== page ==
Terahertz Optics Selection Guide

Selecting the proper optic for a terahertz (THz) application is very important to the success of your project. Typically, terahertz wavelengths are defined as being in the 30 µm to 3 mm wavelength realm. Photons in the THz wavelength range fall in the far infrared band, which is above the microwave band in energy, but below the mid infrared. The frequency of THz waves is typically between between 0.1 to 10 THz. Scientists use a variety of units to describe the energy of THz photons. The chart below is a helpful quick reference for conversion of common terahertz energy units.

A key benefit for terahertz spectroscopy is the ability to penetrate opaque specimens without damaging the specimen due to the relatively low energy of each photon. Terahertz radiation probes the lowest frequency molecular or crystal lattice vibrations in samples. Thus, THz radiation is ideal for probing crystalline structures, molecular absorptions, protein interactions, and detecting explosives. Within the last two decades, the number of terahertz applications have greatly increased due to the many common uses for this exciting new area of technology.

Terahertz light has an unusual quality that should be noted here. Unlike X-rays, THz radiation is non-ionizing which means that it will not affect the specimen under test. This non-ionizing property has become increasingly important for many biological applications and testing which now can be done in vivo.

Terahertz, Wave Number, Wavelength Equivalents

Frequency Wave Numbers Wavelength
0.1 Terahertz 3.33 cm-1 3 mm
0.3 Terahertz 0.1 cm-1 1 mm
1 Terahertz 33.3 cm-1 300 µm
3 Terahertz 100 cm-1 100 µm
10 Terahertz 333 cm-1 30 µm

Spectral Database

The Spectral Database – An essential tool for scientists working in the THz realm is the online database for spectra of reagent materials.

Newport Terahertz Reflector Products Showcase

Terahertz scientists steer light typically by reflection. While it is possible to use Teflon or other plastic lenses to focus THz light, such lenses often have high dispersion and non-negligible absorption at these wavelengths, and reflectors are the preferred method of manipulating and focusing light. Newport carries a large number of different types of reflectors for this purpose.

Series Typical Performance Sizes (mm) Surface Flatness Notes
OP-bbmetalmirrorsgld Broadband Metallic Mirrors Gold, Silver or AL Coating with R>90% at 0-45° AOI 12.7 to 203.2 & elliptical shapes λ/5, λ/10, or λ/20 Very large offering of sizes and coatings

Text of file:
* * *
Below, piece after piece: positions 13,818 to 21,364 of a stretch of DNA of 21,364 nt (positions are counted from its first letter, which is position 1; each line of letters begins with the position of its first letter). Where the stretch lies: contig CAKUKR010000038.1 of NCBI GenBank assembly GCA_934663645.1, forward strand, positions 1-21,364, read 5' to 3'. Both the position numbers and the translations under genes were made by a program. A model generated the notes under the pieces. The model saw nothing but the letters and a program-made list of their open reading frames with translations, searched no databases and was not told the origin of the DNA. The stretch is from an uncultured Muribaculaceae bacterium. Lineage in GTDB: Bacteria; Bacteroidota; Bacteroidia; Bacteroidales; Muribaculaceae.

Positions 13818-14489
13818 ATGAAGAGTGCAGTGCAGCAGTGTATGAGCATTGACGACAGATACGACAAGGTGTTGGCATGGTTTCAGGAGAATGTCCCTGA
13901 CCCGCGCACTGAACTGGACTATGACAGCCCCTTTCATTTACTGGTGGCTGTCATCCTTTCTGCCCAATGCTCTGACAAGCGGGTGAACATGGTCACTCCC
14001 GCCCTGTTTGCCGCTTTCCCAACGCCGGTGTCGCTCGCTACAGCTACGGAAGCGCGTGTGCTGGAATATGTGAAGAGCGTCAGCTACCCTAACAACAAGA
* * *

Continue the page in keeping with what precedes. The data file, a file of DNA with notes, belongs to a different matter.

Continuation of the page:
OP-utilitybbmirrors-S Utility Broadband Metallic Mirrors Utility enhanced AL metallic mirror 25.4, 50.8 & 190.5 round & square < λ/5 per 25.4 mm Value priced
OP-pinholefreemirrors-S Pinhole Free Broadband Metallic Mirrors Pinhole free AL or silver mirrors 12.7, 25.4 & 50.8 λ/10 Special coating for pinhole free performance
OP-concavemirrors-S Concave Broadband Metallic Mirrors AL and silver coatings 12.7, 25.4 & 50.8 Curvatures of 25-2000 mm For basic focusing
FG-rep_offaxis_para-S-single Off-Axis Replicated Parabolic Mirrors AL and gold coatings 1.5 dia x 1.7 height EFL 20.32 to 203.3=2 mm For aberration free focusing

Visible Optics for Ultrafast Generated Terahertz Radiation

One of the most popular techniques for generating broadband Thz radiation is through the use of Ultrafast lasers. Newport has created a web portal to access specific equipment designed with Ultrafast applications in mind.

Series Performance Diameter/Size (mm) Shape Key Feature
OP-bb_dielec_bs-S-2 Terahertz Visible Broadband Beamsplitters 1-120 Thz 50.8 Round ITO front surface
OP-10gl08-S Glan-Laser Calcite Polarizers Polarizer with high extinction 25.4 Round, 1.063-20 THD AR coated or uncoated
90015087 Non Linear Crystal BBO, Type 1, 29 deg 25.4 Crystal 5x5x0.2 mm 700-2000nm
OP-achrplymrwp-S Achromatic Zero-Order Quartz-MgF2 Wave Plates Wave Plate for Broad wavelength range 25.0, 30.0 Round λ/2 or λ/4
OP-hienpolcube-S Broadband Polarizing Cube Beamsplitters Extinction >500:1 12.7, 25.4 Cube Optically contacted, no cement

Recommended Components

Other Useful Equipment for Terahertz Applications


Acknowledgements

Special thanks to the following scientists who contributed to the content on this webpage:

  • Dr. Matthew Kelley, Senior Scientist at the Newport Technology & Applications Center
  • Pallavi Doradla, Research Scholar at University of Massachusetts, Lowell
  • Dr. Alexandre Penot, PhD from University of Montpellier, France